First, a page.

In recent months, there has been a fraud concern growing in New Jersey called Mail Fishing. Tools covered with sticky substances are being utilized to pluck bank documents and checks out of large blue postal collection boxes. The post office claims they are implementing innovative methods to protect mail, such as replacing collection boxes with new models. Here’s how to keep your mail safe, and additional precautions to take if you’re using a collection box.
5 ways to protect your mail
- Don’t use a collection box. Instead, use the letter slots inside a post office to drop off mail, or hand it to a letter carrier.
- Don’t leave mail in your mailbox overnight, especially if you’re expecting checks or credit cards. The U.S. Postal Service discourages sending cash through the mail.
- Ask your bank for “secure” checks that can’t be altered.
- If you can’t be there to pick up your mail, make arrangements for someone you trust to pick it up, or contact your post office to hold your mail while you are out of town.
- Didn’t get that check you were waiting for? Report suspected mail theft immediately to police, then call Postal Inspectors at 877-876-2455 (press 3).
3 ways to use collection boxes safely
Police are discouraging the public from using collection boxes altogether due to these recent security concerns. However, if you must use a collection box, here are the best practices according to police and the U.S. Postal Service.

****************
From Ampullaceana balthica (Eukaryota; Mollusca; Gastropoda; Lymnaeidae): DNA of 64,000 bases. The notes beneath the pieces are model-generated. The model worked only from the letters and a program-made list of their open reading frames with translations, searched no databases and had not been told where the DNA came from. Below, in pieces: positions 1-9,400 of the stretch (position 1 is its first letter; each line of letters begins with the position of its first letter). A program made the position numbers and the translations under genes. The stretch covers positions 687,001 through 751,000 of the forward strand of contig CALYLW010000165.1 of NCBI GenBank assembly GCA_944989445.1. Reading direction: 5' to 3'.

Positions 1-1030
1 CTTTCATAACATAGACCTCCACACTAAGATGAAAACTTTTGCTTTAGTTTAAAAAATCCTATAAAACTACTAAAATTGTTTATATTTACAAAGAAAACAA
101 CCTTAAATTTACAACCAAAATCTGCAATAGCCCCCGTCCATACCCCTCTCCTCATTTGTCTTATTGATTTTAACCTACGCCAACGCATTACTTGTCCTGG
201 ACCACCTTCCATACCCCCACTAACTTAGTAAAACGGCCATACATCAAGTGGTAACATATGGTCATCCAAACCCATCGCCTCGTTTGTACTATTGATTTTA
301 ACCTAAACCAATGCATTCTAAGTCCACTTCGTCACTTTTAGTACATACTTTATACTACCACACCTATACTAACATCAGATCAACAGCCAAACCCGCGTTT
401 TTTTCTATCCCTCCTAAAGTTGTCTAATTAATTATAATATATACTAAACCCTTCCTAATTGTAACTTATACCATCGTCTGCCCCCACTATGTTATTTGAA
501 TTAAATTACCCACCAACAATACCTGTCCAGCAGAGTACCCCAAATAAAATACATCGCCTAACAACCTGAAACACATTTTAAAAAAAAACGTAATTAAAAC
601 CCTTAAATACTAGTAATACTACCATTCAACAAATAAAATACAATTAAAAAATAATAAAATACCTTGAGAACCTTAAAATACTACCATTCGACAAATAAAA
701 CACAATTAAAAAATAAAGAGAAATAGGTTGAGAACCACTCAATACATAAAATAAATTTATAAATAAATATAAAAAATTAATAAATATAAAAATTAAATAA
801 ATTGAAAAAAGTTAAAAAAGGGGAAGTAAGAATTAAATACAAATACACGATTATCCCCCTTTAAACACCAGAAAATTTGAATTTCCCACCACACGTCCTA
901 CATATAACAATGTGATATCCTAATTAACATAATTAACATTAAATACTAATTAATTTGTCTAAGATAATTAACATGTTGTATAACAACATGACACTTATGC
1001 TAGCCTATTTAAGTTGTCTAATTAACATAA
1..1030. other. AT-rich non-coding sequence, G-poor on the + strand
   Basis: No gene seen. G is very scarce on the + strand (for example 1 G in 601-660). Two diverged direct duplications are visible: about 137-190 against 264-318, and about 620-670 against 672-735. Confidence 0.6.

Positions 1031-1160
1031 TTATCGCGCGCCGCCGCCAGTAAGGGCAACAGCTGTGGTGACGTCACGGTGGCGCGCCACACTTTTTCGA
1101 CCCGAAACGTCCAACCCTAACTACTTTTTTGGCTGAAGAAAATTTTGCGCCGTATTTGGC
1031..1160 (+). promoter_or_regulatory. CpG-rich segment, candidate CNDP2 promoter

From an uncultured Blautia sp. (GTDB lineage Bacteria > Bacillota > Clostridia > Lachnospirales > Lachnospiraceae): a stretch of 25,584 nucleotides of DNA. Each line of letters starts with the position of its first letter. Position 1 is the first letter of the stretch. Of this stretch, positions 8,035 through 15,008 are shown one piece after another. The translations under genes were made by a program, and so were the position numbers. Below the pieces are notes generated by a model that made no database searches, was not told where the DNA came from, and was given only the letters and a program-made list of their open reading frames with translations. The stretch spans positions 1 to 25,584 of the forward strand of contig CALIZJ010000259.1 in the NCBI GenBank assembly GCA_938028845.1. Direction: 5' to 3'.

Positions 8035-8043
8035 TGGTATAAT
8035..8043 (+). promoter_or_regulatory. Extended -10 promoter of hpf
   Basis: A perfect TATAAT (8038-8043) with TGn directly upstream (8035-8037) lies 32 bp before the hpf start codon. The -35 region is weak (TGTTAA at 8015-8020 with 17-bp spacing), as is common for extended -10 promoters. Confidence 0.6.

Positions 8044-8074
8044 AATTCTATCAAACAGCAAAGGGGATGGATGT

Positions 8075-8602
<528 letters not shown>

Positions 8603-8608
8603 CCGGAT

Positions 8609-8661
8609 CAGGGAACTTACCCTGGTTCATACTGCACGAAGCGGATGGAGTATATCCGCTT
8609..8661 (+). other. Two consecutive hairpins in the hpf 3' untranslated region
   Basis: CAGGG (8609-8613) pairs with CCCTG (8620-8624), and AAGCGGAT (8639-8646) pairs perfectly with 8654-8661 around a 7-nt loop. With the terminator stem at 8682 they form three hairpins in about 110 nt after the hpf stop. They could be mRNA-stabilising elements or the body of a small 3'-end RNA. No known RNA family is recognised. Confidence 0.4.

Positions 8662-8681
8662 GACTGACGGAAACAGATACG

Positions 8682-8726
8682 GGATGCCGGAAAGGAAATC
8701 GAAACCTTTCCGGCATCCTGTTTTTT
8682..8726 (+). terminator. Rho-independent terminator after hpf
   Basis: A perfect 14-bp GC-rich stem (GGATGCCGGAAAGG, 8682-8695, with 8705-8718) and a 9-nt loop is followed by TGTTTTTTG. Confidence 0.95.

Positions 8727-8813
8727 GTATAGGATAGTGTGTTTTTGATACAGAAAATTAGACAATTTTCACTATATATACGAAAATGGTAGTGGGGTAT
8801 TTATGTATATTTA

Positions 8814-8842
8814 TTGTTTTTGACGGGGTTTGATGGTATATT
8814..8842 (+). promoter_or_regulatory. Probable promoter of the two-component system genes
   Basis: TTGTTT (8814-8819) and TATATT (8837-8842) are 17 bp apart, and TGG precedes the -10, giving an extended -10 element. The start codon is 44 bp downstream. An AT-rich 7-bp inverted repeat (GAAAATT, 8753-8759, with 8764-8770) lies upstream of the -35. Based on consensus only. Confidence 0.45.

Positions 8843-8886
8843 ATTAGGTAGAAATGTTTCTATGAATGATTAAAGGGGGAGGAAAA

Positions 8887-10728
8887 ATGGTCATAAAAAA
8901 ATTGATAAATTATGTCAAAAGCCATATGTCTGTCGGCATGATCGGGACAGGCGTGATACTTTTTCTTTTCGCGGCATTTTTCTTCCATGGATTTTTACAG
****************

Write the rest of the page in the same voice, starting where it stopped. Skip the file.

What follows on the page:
- Pay attention to collection times. Last collection for the day is typically at 5pm. If mail is deposited afterward, it will sit vulnerable until the next business day.
- Avoid dropping mail in collection boxes over holiday weekends, or on nights before holidays. Fishing incidents are most common on Sunday night, according to police.
- Speak with your local post office or mail carrier to determine which collection boxes in your area are up-to-date with security regulations. Certain collection boxes in New York have been retrofitted with security measures after a rash of mail fishing in the area in 2017.
If you think you were a victim of fraud, identity theft or another mail-related crime, report it at postalinspectors.usps.gov, or call 877-876-2455.
We encourage our members to utilize online banking resources to monitor statements electronically, and pay bills right online, so as to not fall victim to this type of fraud.
If you feel that any of your First Financial accounts may have been compromised as a result of a scam, please contact Member Services at 732-312-1500 Monday through Friday 8am-6pm EST, or Saturday 8:30am-1pm.
Article Source: Jessica Presinzano for northjersey.com